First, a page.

Karl Smith makes an interesting point.
a world in which gains are being created in ways that can be captured is not necessarily a world in which the poor benefit from those gains.
I like this characterization. I’ve been convinced that patents and intellectual property are not sacrosanct.
I work in the financial services where innovation does not exist, really, so maybe I’m biased. But I think that ideas are irrelevant because one can’t control their incidence. Execution is all that matters.
What has amazed me is that ideas don’t even matter in silicon valley. Have a look at Paul Graham’s essay on why startups fail.
Note that of the eighteen “reasons why startups fail” only one (#4) has anything to do with the idea behind the business.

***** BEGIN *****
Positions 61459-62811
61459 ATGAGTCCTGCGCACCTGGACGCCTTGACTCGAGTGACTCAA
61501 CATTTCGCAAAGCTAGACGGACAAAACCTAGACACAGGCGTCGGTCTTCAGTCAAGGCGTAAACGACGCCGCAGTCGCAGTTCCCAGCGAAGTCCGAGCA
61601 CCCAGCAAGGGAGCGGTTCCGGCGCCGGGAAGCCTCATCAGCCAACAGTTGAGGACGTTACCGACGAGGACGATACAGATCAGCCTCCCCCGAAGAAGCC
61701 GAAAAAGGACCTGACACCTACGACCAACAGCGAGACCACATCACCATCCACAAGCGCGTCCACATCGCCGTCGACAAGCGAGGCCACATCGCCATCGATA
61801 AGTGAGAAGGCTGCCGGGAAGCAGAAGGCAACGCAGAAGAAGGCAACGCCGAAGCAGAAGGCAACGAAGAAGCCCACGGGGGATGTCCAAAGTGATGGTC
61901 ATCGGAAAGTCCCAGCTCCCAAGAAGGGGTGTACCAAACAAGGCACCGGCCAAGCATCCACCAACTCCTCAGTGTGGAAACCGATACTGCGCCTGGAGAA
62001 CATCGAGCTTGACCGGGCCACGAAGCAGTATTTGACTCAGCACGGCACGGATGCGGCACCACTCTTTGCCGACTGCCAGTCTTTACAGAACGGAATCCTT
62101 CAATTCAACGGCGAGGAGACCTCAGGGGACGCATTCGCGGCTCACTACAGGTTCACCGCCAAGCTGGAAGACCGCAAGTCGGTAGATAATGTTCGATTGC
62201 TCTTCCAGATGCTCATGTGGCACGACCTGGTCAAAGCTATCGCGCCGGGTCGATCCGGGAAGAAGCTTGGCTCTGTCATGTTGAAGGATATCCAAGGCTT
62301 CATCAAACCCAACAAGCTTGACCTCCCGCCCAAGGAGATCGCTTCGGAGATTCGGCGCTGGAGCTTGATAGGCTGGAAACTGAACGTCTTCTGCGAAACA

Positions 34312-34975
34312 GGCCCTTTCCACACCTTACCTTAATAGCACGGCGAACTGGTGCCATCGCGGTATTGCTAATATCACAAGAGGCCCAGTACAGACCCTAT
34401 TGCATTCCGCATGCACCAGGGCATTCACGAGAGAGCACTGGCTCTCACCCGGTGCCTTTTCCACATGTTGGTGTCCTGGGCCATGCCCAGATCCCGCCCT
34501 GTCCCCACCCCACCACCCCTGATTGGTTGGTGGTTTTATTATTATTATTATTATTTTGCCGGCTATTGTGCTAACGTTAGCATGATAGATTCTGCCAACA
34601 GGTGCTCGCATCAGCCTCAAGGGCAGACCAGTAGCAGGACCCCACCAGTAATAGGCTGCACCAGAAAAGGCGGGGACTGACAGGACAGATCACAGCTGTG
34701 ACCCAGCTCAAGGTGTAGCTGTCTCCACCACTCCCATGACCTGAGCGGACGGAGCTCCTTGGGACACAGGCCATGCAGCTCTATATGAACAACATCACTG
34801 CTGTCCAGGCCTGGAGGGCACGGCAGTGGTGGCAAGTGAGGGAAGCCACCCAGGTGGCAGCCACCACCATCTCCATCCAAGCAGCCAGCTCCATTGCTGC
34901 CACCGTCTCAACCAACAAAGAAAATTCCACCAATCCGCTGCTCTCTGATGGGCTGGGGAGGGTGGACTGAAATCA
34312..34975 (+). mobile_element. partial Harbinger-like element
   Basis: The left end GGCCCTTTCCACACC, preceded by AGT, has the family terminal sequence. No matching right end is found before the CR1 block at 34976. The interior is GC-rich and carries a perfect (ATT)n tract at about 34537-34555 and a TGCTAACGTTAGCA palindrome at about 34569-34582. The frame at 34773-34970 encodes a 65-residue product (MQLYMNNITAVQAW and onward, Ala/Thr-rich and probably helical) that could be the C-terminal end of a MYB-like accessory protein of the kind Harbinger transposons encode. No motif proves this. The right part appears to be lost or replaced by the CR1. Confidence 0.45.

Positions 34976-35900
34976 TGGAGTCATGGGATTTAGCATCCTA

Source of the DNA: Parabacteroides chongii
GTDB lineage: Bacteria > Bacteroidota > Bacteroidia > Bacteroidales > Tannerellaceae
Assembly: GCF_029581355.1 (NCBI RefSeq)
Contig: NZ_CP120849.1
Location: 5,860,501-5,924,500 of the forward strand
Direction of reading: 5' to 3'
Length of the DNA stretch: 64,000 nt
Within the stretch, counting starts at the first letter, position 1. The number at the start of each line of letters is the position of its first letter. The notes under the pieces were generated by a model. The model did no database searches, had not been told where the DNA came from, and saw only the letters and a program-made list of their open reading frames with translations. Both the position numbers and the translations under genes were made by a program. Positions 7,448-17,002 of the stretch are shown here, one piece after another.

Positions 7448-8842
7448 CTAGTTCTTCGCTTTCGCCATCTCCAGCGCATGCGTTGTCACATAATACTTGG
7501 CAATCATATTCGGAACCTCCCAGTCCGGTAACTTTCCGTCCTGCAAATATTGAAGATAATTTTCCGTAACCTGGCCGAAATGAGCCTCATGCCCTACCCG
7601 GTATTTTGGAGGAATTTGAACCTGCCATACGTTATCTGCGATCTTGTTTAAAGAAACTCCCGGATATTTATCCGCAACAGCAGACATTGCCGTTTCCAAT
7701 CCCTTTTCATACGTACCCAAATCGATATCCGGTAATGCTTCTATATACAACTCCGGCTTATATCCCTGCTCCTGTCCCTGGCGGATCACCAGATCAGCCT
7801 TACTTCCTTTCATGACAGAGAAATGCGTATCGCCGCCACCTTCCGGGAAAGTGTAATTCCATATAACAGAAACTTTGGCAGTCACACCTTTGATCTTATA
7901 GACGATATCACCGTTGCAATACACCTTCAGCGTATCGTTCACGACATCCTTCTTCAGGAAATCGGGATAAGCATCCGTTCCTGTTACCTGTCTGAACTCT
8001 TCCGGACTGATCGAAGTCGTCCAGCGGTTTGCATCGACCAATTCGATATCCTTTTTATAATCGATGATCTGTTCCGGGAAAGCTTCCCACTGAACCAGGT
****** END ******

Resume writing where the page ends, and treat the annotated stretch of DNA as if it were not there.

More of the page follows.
And yet, our society is obsessed by the idea that genius is about a flash of brilliance. Here is an article by seasoned ‘valley’ reporter, who never learned what it’s about:
All over the valley, I’m seeing the same depressing picture. Kids who have grown up memorising the playbook of Mark Zuckerberg or Evan Williams or Dennis Crowley and who think that by literally imitating their idols, they too will achieve the same success.
The point is that he met a young entrepreneur that was building something that sounded similar to facebook. The “true lesson”, according to our wise correspondent, is that “it’s only cool when you’re the first one to do it”. What if this kid is the next supreme executioner? He’ll adapt his idea.
Ok, back to the original quote. If ideas can’t be controlled, then they’re random. Shouldn’t the benefits of randomness be bestowed on the world uniformly?
Is “abandon patents” so crazy?